From the moment Jos Buttler unleashed one of his most celebrated shots, 'The Ramp Shot', the world knew this man was destined to send shivers down bowling line-ups.
A match winner as he is, Buttler, at the age of just 23, has established himself right up there in that dossier of the cleanest hitters of the cricket ball in the modern era. If anyone ever doubted his ability to score big innings with that stroke-making habit of his, he cleared of all those by cracking what is certainly the best ODI knock (121 off 74 at Lord's) by an Englishman in my view, and one of the best knocks ever played in international limited overs cricket.
The vital component
After having established himself as a vital part of England's limited overs squads, the next challenge that lies ahead of the Somerset star is test cricket. There have been several eyebrows raised about whether he is a test brand or not.
I'm one of those too whose initial thoughts on the wicketkeeper are that he won't be a successful test player. What makes me say that though is my worries over whether or not he could carry the same bit of aggression to test cricket?. There's no doubt he is as talented as any young player in the world and he is a natural stroke-maker.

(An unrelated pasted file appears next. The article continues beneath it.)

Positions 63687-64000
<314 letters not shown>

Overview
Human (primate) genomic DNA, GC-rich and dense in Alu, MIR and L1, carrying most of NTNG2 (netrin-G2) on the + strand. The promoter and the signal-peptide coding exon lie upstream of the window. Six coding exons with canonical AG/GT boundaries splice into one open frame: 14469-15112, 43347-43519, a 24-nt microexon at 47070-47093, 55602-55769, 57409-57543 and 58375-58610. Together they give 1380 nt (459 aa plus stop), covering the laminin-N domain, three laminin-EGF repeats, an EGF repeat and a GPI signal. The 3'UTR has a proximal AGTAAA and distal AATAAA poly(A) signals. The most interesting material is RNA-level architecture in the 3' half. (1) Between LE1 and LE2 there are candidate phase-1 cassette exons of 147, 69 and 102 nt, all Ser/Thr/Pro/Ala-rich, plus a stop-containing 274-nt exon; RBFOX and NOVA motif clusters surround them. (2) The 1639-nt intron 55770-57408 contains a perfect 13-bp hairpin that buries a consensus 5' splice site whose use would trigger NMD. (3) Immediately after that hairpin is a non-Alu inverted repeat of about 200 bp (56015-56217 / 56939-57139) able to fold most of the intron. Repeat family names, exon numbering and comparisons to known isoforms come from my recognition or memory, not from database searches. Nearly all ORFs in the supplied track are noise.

When watching him at Lancashire and Somerset many a times, I've always noticed that he is at his best while sticking to his natural game and whenever he has gone into the shell, he has looked horrible as defensive knocks aren't his thing, more like KP I'd say.
What Matt Prior, Buttler's predecessor, did was that he played freely and played all kinds of shots when he arrived at the crease and that gave him a lot of success throughout. Though, it was only when Matt Prior established himself and gained experience when he learnt to play the more restricted, defensive, kind of knocks, the best example of which came at Auckland 2013 when he batted all day and saved the match with an unbeaten 110.
Copying the blueprint
Buttler would need to do exactly what Prior did to kick-start his test career. He shouldn't really try doing anything different but attack the opposition from the initial stages of his knock, exactly as his predecessor did.
It's only with time when Buttler will start to learn about digging in and shaping up an innings to eventually pick up the pace. For now though, as he has promised as well, the England wicketkeeper would need to do exactly what he does best. Doing this will indeed do him a lot good and hopefully he'll become a good test cricketer too.
From the team's perspective, Buttler's entry into the test squad ensures a dashing player in the line-up. If he comes and starts attacking, the inexperience of the Indian bowlers will show up and that's where Buttler could smoke India out of the match in just one session, something that Pietersen often did.
He could eventually be the player that lifts the English camp and somehow end England's woes.
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